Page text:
My name is Chris Motz, and I am delighted to be the newest contributor to this blog. I will be writing a series of posts detailing the paperless workflow implemented at the Sangro Valley Project this summer, and will post updates as we revise that workflow throughout the year.

This year the Sangro Valley Project proudly joined the ranks of paperless archaeological projects, with great success. In this first post I will give an overview of our paperless initiative, and in later posts I will get into some of the more technical aspects. John’s writing has been a great help while developing our database, so I hope I can also be of some help to those creating paperless systems in the future.

The Sangro Valley Project (, or SVP, was founded in 1994 and is now managed by Oberlin College in collaboration with the Soprintendenza per i Beni Archeologici dell’Abruzzo and the University of Oxford. The project operates a summer field school in Italy for Oberlin and other students; it employs a multi-disciplinary team of specialists from Canada, Italy, the United Kingdom, and the United States. The project’s goal is to characterize and investigate the nature, pattern and dynamics of human habitation and land use in the longue durée within the context of a Mediterranean river valley system—the Sangro River valley of the Abruzzo region of Italy, the territory of the ancient Samnites.

(Shameless plug: to get the latest news about the SVP and to see photos from this season, including our use of iPads in the field, please visit our new Facebook page.)

View from the site.

The SVP has used paper, Microsoft Access, Excel, fillable PDFs, and various other data formats throughout its history, but had never employed an integrated database until this season. From a development standpoint, this was both good and bad. On the one hand, we were able to redesign our recording practices with a paperless workflow in mind, and to build the database for use with iPads from the beginning. On the other hand, this meant that there was a lot of development that had to be done very quickly, with relatively little time for testing. Fortunately, the database worked mostly as planned, and I was able to work through the minor bugs without much disruption to the excavation and survey teams.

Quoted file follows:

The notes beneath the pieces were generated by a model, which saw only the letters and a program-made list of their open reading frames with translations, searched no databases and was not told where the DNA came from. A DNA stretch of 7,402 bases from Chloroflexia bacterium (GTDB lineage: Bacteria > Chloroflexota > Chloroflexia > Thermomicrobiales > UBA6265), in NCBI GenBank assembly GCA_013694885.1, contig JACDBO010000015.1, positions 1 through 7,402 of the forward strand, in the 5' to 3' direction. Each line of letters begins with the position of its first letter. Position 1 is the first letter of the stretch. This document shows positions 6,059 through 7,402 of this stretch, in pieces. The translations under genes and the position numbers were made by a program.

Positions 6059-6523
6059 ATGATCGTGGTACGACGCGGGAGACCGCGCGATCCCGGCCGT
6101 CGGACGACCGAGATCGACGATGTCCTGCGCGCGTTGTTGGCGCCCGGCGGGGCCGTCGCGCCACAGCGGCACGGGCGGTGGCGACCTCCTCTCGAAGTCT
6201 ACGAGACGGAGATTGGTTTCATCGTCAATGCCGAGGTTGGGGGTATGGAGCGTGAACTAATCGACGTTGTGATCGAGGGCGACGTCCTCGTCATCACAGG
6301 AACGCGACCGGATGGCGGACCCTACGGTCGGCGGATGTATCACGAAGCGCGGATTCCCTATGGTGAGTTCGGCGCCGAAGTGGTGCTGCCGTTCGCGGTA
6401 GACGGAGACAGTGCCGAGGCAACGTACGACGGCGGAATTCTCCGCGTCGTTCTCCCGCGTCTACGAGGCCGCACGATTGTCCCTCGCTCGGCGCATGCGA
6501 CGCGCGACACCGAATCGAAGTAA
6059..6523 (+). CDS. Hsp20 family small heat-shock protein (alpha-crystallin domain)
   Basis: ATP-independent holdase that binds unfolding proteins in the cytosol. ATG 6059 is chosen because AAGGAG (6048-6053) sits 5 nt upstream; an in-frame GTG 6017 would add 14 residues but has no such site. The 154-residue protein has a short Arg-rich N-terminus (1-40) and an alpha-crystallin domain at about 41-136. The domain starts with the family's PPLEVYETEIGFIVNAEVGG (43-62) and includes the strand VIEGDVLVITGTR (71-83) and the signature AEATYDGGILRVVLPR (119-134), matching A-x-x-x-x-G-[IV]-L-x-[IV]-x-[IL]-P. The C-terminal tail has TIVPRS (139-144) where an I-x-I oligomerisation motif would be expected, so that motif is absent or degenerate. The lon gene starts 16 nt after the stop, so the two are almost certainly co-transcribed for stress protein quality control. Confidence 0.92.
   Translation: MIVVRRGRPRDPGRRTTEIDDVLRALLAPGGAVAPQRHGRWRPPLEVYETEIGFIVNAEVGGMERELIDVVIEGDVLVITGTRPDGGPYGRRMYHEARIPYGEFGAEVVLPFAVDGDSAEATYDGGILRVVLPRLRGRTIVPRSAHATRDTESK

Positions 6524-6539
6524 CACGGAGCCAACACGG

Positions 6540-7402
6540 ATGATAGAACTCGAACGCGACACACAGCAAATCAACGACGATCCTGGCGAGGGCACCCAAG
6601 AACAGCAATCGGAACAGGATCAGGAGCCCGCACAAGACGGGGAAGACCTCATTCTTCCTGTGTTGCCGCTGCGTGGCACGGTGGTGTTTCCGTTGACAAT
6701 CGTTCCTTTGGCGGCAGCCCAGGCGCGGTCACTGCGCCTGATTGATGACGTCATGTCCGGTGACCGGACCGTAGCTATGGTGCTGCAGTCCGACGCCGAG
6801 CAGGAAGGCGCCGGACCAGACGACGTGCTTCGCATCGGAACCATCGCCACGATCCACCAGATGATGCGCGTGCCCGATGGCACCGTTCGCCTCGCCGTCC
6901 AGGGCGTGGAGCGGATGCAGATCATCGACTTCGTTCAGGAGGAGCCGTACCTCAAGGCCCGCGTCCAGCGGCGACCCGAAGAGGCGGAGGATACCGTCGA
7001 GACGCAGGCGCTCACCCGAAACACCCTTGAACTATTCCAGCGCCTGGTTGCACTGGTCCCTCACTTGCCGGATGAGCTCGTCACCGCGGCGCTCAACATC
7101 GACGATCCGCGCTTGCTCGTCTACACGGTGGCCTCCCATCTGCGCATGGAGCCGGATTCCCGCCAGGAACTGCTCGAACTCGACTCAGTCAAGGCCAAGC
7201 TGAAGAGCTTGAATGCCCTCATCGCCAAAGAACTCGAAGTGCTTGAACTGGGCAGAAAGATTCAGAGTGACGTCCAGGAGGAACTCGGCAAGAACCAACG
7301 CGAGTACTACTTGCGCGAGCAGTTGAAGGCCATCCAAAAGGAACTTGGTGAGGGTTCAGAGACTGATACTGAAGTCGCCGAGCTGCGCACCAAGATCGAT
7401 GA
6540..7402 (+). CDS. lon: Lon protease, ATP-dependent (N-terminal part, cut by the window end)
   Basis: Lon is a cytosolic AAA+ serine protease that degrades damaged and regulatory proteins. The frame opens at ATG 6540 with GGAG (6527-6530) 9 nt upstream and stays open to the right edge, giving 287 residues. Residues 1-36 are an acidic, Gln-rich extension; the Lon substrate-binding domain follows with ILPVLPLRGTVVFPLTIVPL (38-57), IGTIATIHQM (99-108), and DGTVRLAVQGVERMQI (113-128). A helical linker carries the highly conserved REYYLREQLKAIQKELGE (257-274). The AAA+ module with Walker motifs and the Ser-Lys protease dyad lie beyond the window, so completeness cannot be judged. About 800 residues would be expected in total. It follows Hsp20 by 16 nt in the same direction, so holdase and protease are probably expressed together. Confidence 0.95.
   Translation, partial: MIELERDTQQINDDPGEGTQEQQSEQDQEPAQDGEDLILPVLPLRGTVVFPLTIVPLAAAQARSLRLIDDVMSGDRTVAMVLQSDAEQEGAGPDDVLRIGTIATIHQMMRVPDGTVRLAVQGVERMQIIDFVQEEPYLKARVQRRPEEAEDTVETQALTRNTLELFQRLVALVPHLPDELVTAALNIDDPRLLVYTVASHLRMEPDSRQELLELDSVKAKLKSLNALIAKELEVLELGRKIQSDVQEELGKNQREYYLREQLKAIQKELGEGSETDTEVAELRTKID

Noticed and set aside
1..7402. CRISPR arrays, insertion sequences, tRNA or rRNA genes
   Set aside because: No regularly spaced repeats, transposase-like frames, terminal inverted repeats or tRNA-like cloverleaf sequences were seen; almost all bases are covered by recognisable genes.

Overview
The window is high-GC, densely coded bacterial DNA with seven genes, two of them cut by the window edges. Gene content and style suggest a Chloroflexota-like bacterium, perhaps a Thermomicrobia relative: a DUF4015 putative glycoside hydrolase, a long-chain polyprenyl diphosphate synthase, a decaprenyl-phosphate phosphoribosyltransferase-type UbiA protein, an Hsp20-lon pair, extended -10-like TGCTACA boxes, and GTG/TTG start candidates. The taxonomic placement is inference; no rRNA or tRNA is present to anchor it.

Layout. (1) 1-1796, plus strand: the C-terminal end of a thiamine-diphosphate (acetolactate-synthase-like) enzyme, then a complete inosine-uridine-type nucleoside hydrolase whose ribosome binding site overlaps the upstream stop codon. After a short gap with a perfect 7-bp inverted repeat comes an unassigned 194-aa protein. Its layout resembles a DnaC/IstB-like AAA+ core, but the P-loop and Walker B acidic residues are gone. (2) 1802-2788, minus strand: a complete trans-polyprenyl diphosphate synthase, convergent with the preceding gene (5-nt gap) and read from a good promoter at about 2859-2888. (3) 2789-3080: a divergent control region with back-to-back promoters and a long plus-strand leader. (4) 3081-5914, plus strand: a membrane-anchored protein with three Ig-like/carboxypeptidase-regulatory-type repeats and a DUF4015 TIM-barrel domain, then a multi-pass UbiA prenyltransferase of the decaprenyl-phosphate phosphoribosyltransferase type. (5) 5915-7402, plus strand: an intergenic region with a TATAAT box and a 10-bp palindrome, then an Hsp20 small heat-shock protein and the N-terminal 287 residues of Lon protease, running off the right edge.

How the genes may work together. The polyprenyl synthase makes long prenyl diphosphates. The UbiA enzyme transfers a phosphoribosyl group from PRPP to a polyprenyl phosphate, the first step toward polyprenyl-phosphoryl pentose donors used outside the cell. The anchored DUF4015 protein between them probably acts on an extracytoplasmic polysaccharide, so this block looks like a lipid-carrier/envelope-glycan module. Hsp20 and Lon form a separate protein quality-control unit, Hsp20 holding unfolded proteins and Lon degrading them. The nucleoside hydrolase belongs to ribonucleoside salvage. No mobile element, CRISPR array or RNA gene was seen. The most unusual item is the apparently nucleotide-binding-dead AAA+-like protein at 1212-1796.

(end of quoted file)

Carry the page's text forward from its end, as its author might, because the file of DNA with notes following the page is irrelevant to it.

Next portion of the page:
Nick Lashway enters data about a Roman rubble heap on an iPad.

Data about each context (same as an SU — For reference, our recording methods and terminology are largely based on the Museum of London Archaeology Service’s site manual), small find, environmental sample, and level were captured in the field using FileMaker Go on our iPads. Later, specialists in the labs entered more detailed information about small finds, pottery, tile, and a handful of other items. In addition, an iPad with FMGo was given to each of our two survey projects: one that was mapping and gathering data on agricultural terraces and another that was field walking in the area around the excavation site. Apple’s Pages was used for field notebooks, while several compass, calculator, and ruler utilities were loaded onto the iPads (Clinometer proved particularly useful for the terrace survey team in measuring the angle of slopes). We used John’s syncing method and scripts to transfer data from the iPads to our server, with great success. We did run into some of the same issues mentioned in an earlier post, but things ran pretty smoothly after incorporating the 2nd generation of scripts.

The second area in which we experimented with new technology was site photography. For many excavations, the tagging of digital images takes place hours or even days after taking the photo. When dealing with dozens of photos of similar-looking soil, this delay can lead to errors in identification. To avoid this, the project adopted the Eye-Fi Connect X2, a camera memory card with built-in WiFi and associated software. This allowed photos to be sent immediately to an iPad where another application (Photosmith) allowed the trench supervisors to label and caption the images. Upon returning to the computer lab the images were synced to Adobe Lightroom over our Wi-Fi network, then imported into the database. The entire process happened wirelessly and seamlessly, enabling a significant increase in the accuracy of photo captions. I will go into greater detail on this technology and our procedures in my next post, so stay tuned.

During our 2011 season the paperless system quickly proved to have many advantages over traditional recording methods:

  • much quicker exchange of information between the field personnel and specialists
  • immediate labeling and captioning of photos taken in the field
  • a significant decrease in human error through automation
  • improved consistency of terminology, by using a structured vocabulary of options (pull-down menus)
  • increased efficiency by eliminating the need to digitize paper records
  • an increase in the accessibility of information to all staff members
  • improved security of field data due to twice-daily backups.

While there were some growing pains, the benefits far outweighed the costs. For any large archaeological project, data organization is critical. The flexibility of both the hardware and software allowed us to finally integrate several types of research into a single, cohesive database.